Okay, the plan to stay at home entirely has backfired and your now a visitor at another household. Now what? Well, you can still try to avoid as much face time as possible.
Quickly identify the correct Chinese term for addressing relatives
Unlike the English equivalent of greeting your relatives where you tag "in-law" to people related by marriage, the Chinese system uses a detailed naming format that accurately identifies the exact relation, down to their seniority and birth-sex.
The 姨媽姑姐 - Relative Title Calculator app is here to help, although you’ll need to know some Chinese to use it. All you need to do is punch in the order in which the two of you are related, and the app will spit out the correct title. The calculator-style interface is pretty intuitive, so you’ll want to have this with you the next time you have to navigate the treacherous waters of your pesky, multi-generational family.
Outsource auspicious greetings to an app
When tossing the yusheng (lohei) or generally wishing well onto others, the much-uttered CNY auspicious phrases don't really see much variance. So if you're keen on saving your saliva, or if you're conscious about being unnecessarily loud, try the Lohei Butler by Lianhe Zaobao and Chinese Media Group. Lohei Butler is one of several browser-based CNY soundboards circulating of late, since you technically cannot even mention auspicious phrases when near food for the time being.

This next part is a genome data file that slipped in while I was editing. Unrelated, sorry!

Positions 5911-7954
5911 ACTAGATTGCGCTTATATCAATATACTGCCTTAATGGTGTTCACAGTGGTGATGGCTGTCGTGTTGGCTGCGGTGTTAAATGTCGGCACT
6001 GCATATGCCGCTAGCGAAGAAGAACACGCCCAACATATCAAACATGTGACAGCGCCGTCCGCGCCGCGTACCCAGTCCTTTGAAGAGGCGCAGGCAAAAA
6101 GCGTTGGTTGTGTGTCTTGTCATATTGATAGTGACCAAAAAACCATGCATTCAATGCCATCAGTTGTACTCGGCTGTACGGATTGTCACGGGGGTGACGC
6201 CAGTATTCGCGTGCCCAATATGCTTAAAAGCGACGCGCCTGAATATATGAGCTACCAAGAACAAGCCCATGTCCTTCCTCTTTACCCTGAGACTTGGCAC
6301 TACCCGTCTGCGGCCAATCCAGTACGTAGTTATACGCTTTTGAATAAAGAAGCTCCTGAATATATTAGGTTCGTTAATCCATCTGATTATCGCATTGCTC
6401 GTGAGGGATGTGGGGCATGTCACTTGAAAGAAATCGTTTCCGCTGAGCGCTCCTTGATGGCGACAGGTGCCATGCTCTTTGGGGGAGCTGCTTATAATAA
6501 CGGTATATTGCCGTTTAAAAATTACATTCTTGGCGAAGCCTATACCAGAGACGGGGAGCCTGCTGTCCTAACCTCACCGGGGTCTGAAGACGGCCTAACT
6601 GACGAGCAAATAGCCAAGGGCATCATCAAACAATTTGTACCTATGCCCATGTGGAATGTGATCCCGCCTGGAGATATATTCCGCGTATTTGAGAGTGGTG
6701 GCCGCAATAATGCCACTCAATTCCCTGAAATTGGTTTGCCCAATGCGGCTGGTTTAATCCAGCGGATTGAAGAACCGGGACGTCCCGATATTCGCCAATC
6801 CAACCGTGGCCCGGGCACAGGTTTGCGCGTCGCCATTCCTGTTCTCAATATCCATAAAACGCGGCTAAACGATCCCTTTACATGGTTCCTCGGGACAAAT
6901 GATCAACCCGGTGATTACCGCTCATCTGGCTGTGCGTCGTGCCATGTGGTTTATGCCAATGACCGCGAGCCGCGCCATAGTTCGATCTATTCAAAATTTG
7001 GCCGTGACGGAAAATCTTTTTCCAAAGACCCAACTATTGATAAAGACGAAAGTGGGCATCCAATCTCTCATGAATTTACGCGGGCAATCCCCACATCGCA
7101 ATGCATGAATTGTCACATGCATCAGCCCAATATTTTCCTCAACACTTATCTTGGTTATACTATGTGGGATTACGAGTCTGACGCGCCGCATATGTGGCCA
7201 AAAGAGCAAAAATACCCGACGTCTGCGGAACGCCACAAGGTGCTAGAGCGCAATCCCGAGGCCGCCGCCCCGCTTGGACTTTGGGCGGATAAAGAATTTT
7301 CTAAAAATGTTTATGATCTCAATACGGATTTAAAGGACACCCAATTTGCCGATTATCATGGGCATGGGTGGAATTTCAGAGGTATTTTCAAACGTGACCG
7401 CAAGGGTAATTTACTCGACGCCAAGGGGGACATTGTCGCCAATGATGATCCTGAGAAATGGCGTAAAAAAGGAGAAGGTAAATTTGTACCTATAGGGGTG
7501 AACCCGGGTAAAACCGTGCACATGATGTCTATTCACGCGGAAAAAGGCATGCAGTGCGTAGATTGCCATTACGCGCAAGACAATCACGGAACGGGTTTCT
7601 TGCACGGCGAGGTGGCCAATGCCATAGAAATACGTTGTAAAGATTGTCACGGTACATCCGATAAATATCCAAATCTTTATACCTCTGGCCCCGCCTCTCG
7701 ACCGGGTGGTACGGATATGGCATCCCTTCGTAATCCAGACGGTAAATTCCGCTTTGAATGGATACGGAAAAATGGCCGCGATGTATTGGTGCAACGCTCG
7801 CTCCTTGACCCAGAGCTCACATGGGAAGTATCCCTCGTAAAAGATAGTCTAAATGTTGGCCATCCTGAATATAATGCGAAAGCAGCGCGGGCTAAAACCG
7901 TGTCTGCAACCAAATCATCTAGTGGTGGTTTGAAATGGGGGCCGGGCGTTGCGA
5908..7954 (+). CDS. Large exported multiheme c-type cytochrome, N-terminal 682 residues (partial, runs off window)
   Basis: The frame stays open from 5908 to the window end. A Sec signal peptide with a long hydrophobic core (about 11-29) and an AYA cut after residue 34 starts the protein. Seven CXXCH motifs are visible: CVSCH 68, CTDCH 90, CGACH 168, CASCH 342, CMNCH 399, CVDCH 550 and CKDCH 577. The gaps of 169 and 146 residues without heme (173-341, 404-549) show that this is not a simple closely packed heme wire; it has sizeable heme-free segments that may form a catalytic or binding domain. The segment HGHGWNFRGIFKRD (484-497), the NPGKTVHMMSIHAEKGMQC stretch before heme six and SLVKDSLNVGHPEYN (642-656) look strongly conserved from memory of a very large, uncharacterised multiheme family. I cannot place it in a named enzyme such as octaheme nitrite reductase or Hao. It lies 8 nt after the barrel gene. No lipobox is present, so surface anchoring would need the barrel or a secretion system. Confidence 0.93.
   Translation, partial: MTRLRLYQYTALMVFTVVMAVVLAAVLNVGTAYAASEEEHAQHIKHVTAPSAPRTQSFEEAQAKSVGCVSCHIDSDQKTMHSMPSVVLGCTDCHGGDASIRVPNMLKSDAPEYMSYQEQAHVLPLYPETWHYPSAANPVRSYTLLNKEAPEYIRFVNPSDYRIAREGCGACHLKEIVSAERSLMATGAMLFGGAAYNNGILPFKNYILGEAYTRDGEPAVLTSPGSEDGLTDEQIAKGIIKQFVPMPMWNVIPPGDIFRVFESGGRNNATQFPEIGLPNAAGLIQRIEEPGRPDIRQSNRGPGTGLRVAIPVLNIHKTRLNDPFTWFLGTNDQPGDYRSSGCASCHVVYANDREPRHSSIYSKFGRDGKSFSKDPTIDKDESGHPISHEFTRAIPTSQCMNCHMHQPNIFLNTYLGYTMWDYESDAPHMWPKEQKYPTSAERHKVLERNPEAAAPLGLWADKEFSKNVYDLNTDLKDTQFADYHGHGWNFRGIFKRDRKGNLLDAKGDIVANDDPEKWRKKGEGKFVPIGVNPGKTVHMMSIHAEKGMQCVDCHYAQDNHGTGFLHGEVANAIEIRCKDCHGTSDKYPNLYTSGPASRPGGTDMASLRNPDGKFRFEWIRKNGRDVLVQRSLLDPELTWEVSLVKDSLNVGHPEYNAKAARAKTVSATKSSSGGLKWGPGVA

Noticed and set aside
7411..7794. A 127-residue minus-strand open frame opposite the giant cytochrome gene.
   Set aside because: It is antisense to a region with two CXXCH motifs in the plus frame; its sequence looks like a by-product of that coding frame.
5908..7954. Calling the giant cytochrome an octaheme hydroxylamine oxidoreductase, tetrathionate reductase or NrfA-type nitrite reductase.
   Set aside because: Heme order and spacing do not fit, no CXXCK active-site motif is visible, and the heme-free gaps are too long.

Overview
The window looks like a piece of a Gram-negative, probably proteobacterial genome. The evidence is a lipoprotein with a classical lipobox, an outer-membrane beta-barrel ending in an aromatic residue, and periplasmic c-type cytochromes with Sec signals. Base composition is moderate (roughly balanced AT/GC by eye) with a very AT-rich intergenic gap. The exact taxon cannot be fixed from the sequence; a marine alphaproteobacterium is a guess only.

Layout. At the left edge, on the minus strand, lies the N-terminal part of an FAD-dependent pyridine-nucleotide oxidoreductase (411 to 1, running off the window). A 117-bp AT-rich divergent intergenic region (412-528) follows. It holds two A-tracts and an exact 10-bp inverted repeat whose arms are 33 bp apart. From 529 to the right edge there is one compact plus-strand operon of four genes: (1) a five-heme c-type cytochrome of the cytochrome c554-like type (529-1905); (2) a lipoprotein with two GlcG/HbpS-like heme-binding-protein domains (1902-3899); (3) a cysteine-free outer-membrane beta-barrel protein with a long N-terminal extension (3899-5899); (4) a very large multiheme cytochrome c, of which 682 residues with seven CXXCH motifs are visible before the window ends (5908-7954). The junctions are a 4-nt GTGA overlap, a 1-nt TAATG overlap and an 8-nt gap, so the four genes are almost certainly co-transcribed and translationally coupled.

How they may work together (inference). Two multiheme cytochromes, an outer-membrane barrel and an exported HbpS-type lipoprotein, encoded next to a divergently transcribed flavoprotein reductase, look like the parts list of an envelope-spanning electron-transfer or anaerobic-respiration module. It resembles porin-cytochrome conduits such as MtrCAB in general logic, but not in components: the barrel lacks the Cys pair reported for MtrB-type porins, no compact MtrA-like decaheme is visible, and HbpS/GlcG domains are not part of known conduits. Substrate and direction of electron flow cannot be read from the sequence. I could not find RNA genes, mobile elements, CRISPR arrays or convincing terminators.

To save yourself from additional headache, share this little helper with others so your phone or smart device won't be commandeered by nosey relatives at the dinner table.
Fake a call to get away from awkward conversations
Faking a phonecall to escape an awkward conversation is an all-time classic move, but how do you pull it off convincingly? If you use an iPhone, Fake Call Plus is a lifesaver. In addition to tapping a button to immediately initiate the fake ring, you can schedule it to call you at a specified time. Heck, you can even add an audio track to make it sound like the other party is talking when you answer the call.
Distract hosts and guests by casting or streaming good shows
If the relatives are too nosey, make sure you come equipped with a Google Chromecast dongle for streaming - you're gonna need it, and it's gonna help a ton.
Why? Because nosey relatives cannot control themselves around good drama. What better way to distract them with a literal drama series on their telly? Plug your Google Chromecast into a USB port on the TV, borrow their Wi-Fi to set up, and start streaming from a preferred streaming app. If you pick well, you get to go back to your phone while the hour ticks away. Before you know it, it's time to be a good guest and leave graciously.
Heck, there are at least 30 Stephen Chow movies on Netflix Singapore, and they are extremely effective at distracting people during CNY. Of course, you'll need to purge your watch history if you're particular about having a clean feed. Don't forget to collect your Google Chromecast from the back of the TV when you're done.
If all else fails, 'comply.'
The CNY celebration guidelines are designed to strike a balance between social responsibility and harmonious merry-making. It isn't quite the comprehensive checklist for the true germaphobe or misanthrope, so here are some personal well-being "enhancements" you can make to shorten visits or be uninvited for future ones. Obviously, these are burn-bridge-last-resort-means-justifying-the-end ideas, and shouldn't be enacted unless you have the conviction to follow through.
It can only go two ways - either they'll agree to these enhancements to sate your legitimate concerns, or they'll start weighing the ROI of uninviting you from this year's (and perhaps future) celebrations.
Watch Next: More tech tips for surviving CNY visiting!